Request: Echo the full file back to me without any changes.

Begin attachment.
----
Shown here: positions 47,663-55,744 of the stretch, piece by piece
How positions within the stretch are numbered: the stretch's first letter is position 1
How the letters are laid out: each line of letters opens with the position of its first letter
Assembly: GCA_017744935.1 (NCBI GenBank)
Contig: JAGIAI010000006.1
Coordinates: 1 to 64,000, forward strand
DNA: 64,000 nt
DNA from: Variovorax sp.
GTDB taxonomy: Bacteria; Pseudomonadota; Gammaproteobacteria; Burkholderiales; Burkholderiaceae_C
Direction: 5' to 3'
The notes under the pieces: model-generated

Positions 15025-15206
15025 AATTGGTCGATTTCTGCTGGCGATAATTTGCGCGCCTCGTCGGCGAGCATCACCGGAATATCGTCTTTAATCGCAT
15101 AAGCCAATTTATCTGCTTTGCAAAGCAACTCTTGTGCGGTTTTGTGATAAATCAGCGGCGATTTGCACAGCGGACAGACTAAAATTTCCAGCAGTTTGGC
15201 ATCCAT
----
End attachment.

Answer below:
Shown here: positions 47,663-55,744 of the stretch, piece by piece
How positions within the stretch are numbered: the stretch's first letter is position 1
How the letters are laid out: each line of letters opens with the position of its first letter
Assembly: GCA_017744935.1 (NCBI GenBank)
Contig: JAGIAI010000006.1
Coordinates: 1 to 64,000, forward strand
DNA: 64,000 nt
DNA from: Variovorax sp.
GTDB taxonomy: Bacteria; Pseudomonadota; Gammaproteobacteria; Burkholderiales; Burkholderiaceae_C
Direction: 5' to 3'
The notes under the pieces: model-generated

Positions 15025-15206
15025 AATTGGTCGATTTCTGCTGGCGATAATTTGCGCGCCTCGTCGGCGAGCATCACCGGAATATCGTCTTTAATCGCAT
15101 AAGCCAATTTATCTGCTTTGCAAAGCAACTCTTGTGCGGTTTTGTGATAAATCAGCGGCGATTTGCACAGCGGACAGACTAAAATTTCCAGCAGTTTGGC
15201 ATCCAT